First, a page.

For what is believed to be the first time, researchers have discovered what effect multiple — rather than just single — anti-inflammatory foods have on healthy people.
The study followed the diets of 44 healthy, overweight people between the ages of 50 and 75. For one month, they ate foods, which are presumed to reduce low-grade inflammation in the body. This condition can trigger “metabolic syndrome,” which is a rising problem in society. It’s an array of problems, including high triglycerides, high body fat and high blood pressure, which greatly increase the risk of obesity, type 2 diabetes and heart disease.
Researchers had the individuals follow an entire diet that was high in antioxidant foods, and high in foods low on the glycemic index, which means the foods’ carbohydrates are released slowly into the body, which is ideal.
The foods were heavily focused on being high in omega fatty acids, whole grains, probiotics and dietary fiber. Examples of foods: oily fish; barley; soy protein; blueberries; almonds; cinnamon; vinegar; and wholegrain bread. Researchers have not disclosed all the foods available.
The telling results:
- LDL (“bad”) cholesterol was reduced by 33%
- Fats in the blood lipids were reduced by 14%
- Blood pressure was reduced by eight percent
- A risk marker for blood clots dropped by 26%
- A marker of inflammation also saw significant reduction
- Memory skills seemed improved
- Cognitive function seemed improved
What we do know is that if you keep your diet high in certain groups of foods, you will be delivering the ultimate level of disease-fighting nutrients to your body. All berries are excellent options. All members of the cruciferous vegetable family are brimming with top-shelf nutrients; these include foods like broccoli, Brussels sprouts, cauliflower, and all dark green, leafy vegetables.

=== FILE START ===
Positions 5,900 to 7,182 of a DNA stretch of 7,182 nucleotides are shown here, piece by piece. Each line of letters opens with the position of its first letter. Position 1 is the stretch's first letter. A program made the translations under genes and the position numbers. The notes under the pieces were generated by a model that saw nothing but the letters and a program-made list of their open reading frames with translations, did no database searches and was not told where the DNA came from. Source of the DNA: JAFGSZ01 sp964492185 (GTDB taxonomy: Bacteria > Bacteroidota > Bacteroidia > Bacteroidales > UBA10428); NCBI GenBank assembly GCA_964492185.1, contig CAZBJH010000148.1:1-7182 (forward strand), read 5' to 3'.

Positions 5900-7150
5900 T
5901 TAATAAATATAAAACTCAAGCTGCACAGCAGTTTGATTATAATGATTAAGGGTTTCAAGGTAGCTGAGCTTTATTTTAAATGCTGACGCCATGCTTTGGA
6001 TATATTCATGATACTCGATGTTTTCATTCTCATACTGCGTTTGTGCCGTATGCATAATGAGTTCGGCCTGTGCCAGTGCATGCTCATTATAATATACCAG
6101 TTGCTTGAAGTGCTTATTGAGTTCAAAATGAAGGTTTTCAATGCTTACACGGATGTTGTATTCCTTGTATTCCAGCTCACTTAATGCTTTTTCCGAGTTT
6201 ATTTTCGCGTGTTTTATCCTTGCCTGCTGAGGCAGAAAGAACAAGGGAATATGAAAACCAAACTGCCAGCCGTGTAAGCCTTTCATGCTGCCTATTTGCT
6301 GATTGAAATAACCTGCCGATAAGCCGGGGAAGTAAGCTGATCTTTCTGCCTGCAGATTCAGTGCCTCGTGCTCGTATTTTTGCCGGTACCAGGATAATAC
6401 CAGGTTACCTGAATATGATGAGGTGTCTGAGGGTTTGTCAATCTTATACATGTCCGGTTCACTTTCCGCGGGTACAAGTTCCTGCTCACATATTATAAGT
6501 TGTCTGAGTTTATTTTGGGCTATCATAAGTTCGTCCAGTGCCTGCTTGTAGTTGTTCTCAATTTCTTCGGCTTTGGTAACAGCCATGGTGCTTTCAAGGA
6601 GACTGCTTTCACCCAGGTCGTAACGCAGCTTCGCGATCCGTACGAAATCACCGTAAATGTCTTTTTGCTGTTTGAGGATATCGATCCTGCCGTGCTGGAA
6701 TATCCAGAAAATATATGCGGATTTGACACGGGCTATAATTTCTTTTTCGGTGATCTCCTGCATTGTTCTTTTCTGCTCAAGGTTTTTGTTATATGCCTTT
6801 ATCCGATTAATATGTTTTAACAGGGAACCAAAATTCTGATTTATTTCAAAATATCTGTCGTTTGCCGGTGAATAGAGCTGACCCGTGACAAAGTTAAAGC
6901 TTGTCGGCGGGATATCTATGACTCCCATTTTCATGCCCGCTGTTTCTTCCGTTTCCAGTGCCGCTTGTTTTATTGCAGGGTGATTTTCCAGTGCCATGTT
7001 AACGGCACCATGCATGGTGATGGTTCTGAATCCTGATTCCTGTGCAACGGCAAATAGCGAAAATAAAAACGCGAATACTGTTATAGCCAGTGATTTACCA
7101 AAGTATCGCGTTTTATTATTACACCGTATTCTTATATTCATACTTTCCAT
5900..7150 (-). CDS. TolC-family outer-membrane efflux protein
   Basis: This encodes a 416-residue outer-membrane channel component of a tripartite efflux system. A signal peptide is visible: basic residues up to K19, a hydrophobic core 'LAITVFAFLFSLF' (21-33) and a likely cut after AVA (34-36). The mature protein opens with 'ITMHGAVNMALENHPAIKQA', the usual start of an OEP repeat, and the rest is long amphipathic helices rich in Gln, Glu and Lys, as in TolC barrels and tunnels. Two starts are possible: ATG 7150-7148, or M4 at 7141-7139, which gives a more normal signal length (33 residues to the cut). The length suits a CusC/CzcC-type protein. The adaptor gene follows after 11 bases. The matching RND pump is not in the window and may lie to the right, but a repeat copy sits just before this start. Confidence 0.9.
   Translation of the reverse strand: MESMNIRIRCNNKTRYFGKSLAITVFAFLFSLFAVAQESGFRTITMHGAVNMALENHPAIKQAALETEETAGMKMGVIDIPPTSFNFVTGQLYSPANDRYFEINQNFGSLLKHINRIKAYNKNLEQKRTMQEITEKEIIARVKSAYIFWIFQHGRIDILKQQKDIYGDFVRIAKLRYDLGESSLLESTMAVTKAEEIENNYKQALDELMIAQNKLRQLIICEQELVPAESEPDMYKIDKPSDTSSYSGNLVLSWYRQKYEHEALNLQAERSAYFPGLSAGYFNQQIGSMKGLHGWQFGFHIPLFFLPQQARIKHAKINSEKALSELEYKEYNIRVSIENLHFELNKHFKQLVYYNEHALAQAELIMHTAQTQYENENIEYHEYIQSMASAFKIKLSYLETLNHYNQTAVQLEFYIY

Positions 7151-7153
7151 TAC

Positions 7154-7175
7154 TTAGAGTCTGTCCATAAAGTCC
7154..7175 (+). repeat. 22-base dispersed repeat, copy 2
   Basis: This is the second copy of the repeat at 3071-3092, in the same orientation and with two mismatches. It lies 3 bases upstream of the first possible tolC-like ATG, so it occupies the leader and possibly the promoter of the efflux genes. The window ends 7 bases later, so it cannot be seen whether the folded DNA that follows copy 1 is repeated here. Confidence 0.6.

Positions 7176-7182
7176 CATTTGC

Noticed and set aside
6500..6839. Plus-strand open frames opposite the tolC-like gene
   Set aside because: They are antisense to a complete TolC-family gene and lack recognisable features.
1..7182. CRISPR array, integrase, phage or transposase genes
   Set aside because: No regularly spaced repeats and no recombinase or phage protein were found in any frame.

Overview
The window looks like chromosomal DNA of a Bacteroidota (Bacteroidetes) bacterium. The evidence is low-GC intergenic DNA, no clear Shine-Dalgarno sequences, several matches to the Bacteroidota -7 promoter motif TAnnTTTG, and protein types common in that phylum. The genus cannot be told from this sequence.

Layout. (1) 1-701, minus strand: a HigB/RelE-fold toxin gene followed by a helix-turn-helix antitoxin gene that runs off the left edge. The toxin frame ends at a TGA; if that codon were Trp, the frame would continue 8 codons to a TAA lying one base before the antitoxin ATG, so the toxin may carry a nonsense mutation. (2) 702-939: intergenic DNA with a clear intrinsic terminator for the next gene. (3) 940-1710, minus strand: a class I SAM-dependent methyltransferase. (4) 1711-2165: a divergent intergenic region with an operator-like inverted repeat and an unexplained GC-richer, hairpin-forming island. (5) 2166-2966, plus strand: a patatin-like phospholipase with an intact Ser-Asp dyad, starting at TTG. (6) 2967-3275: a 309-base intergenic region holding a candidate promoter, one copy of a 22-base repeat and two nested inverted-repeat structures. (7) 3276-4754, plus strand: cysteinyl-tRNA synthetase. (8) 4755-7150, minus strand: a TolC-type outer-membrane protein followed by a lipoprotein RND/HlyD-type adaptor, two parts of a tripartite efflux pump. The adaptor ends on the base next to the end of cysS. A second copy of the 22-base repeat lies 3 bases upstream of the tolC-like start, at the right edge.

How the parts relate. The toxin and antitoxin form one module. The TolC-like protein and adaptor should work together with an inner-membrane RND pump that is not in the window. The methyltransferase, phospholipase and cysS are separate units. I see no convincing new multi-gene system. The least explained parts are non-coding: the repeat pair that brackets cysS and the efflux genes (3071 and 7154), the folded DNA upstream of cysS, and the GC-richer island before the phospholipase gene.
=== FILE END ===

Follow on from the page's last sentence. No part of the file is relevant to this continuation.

As mentioned in the study, fish is an integral part of a disease-prevention diet. Oily fish like salmon, tuna, halibut and sardines have high levels of the heart- and mind-strengthening omega-3s. Selecting olive oil in place of butter will deliver boatfuls of healthy unsaturated fats into the body. Rounding out the basic list of great foods would be low-fat dairy products (including yogurt high in probiotics) and whole grains in place of refined grains.
Dr. Victor Marchione received his Bachelor of Science Degree in 1973 and his Medical Degree from the University of Messina in 1981. He has been licensed and practicing medicine in New York and New Jersey for over 20 years.
Dr. Marchione is a respected leader in the field of smoking cessation and pulmonary medicine. He has been featured on ABC News and World Report, CBS Evening News with Dan Rather and the NBC Today Show and is an editor at the popular Doctor's Health Press website.
Dr. Marchione has also served as Principal Investigator in at least a dozen clinical research projects relating to serious ailments such as bronchitis, pneumonia, asthma, and chronic obstructive pulmonary disease (COPD).
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